An Ocean of Others by Joshua Scott Edwards


Survival is never easy, but it’s never been harder for Grim, the last bounty hunter in Liwokin. He survived the Great Riot that killed Liwo by the thousands, endured the bloody chaos that ruled the city in its aftermath, and avoided the crushing fist of the Agency created to quell the unrest. Rule of law returned, but following the rules doesn’t put food in your belly.

On a job gone wrong, Grim stumbles into a conspiracy that targets Ulken, the Head of the Agency, a man who has done more to ruin Grim’s life than any other. Struggling to earn honest coin, Grim plans to use this information to rise quickly through the ranks of the organization so an empty purse never worries him again. He becomes a Finger of the Agency, joining a sardonic ranger, two fugitive siblings, a stone-skinned Skardwarf, and a powerful dark mage—none of whom know any better than Grim what they’ve gotten themselves into.

Grim’s Hand soon discovers the Agency’s furtive work is far deadlier than hunting bounties. While fighting to save his home from monsters who once were men, Grim discovers the conspiracy runs deeper than just Ulken and the Agency—what was unleashed is spreading, and if Grim’s sanity doesn’t prevail, it will consume the minds of the Bright Empire and beyond.


I went into An Ocean of Others without knowing much about it and I was pleasantly surprised by what I read. I was expecting a more typical dark fantasy novel but instead I got dark fantasy with horror and mystery elements. If those appeal to you than I definitely recommend giving this book a read.

Grim is a bounty hunter turned accidental monster slayer. He doesn’t really know what he’s getting himself into when he becomes a member of the Agency. The Agency has taken over much of the work he used to do as a bounty hunter and he can no longer earn enough to live. When he finds evidence of a conspiracy against the head of the Agency, he decides to join it as a way to bring this evidence to the leader and earn favor. However, he is soon thrown into a hidden world and a conspiracy far larger than he imagined. He is assigned to a team of five and sent out on various dangerous missions.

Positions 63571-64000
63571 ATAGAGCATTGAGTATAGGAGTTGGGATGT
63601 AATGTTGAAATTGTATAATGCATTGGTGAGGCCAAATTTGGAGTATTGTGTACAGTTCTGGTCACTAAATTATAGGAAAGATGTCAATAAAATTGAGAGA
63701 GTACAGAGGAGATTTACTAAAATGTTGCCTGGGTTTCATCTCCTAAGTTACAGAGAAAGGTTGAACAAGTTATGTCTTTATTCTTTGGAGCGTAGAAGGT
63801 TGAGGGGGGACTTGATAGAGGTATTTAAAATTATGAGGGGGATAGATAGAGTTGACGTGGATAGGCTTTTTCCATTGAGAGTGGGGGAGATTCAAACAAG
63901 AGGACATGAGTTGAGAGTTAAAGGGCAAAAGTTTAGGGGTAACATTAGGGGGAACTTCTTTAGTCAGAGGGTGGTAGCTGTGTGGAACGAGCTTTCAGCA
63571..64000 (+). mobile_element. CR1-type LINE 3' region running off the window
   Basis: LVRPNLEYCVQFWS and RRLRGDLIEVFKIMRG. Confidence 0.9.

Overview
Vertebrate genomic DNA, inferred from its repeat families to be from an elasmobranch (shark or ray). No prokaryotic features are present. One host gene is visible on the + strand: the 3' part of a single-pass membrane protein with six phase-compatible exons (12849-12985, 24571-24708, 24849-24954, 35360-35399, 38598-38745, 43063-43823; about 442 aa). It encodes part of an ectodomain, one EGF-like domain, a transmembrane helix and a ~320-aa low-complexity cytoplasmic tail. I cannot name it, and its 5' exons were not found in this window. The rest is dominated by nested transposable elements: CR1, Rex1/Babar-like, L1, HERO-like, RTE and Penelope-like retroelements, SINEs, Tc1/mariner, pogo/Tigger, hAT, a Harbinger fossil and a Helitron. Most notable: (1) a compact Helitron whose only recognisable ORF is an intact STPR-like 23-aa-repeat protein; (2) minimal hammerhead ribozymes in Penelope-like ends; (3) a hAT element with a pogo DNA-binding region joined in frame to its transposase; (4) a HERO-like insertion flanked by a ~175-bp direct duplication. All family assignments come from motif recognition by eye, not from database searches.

It was on the first of these missions that the horror elements of this book first come into play. I was not expecting this at all and it took me by surprise but it was very well done. It is mostly psychological horror, since the monsters they are hunting influence the perception of people around them. Grim and his companions don’t even know what they are heading into the first time and have to work it out themselves, which the author writes in an unsettling way that kept me glued to the page.

The pacing of this novel was excellent. It is a fast paced novel and we are thrown into the action from the beginning. Between fights the banter between the characters helps keep things interesting and fun. The novel is also told in first person, which can be hit or miss but I think the author did a great job. First person was absolutely the correct choice for this book, the psychological aspects to the horror and the toll that takes on Grim is explored brilliantly through the first person narration. Our characters are often confused and unsure if what they are seeing is real, and getting that viewpoint from Grim instead of a third person narrator makes the unease all the more potent.

One criticism I did have was about the side characters. While I did like them quite a bit and the group dynamic, they often feel very one note, more like an archetype than a character. They each have a personality trait that defines them and we get that trait displayed over and over. There are occasional changes but they can feel abrupt and not entirely genuine to me because I didn’t feel the change was earned.

My other minor criticism is concerning the Riot. There was a riot that recently took over the city and killed a tremendous amount of people. It is built up a lot in the beginning of the novel as a driving motivator for Grim, he is searching for the cause of the Riot while everyone else seems complacent about it, which only angers him more. After the beginning of the novel though, mention of the Riot mostly seems to fade away. I kept waiting for the mystery of the story to connect to the Riot and it never did. Since this is the first book of the series I would be fine if I felt like the Riot was a larger mystery that would be addressed over several books but it just seemed to fade away and I never got the sense that it would be addressed later, though it very well might be.

That being said I really enjoyed reading this book. It was a fun adventure and creepy at times, with just the right amount of horror to make me feel uneasy without going over the top. The world building is also handled very well, hinting at a larger world outside of the main city that is the focus of the novel. The magic is intriguing, there seems to be both a light and dark side to the magic. The religious belief of the empire is that light magic is good and dark evil but one member of the group is a mage who shows that this is not true, they are complements to each other and a mage is more powerful when using both. I am very intrigued by this magic and I look forward to learning more about it as the series progresses.

I highly recommend this book for fantasy readers looking for a book that doesn’t conform to standard genre definitions. If you want something unique and outside the box, definitely give this one a try, I am very glad that I did.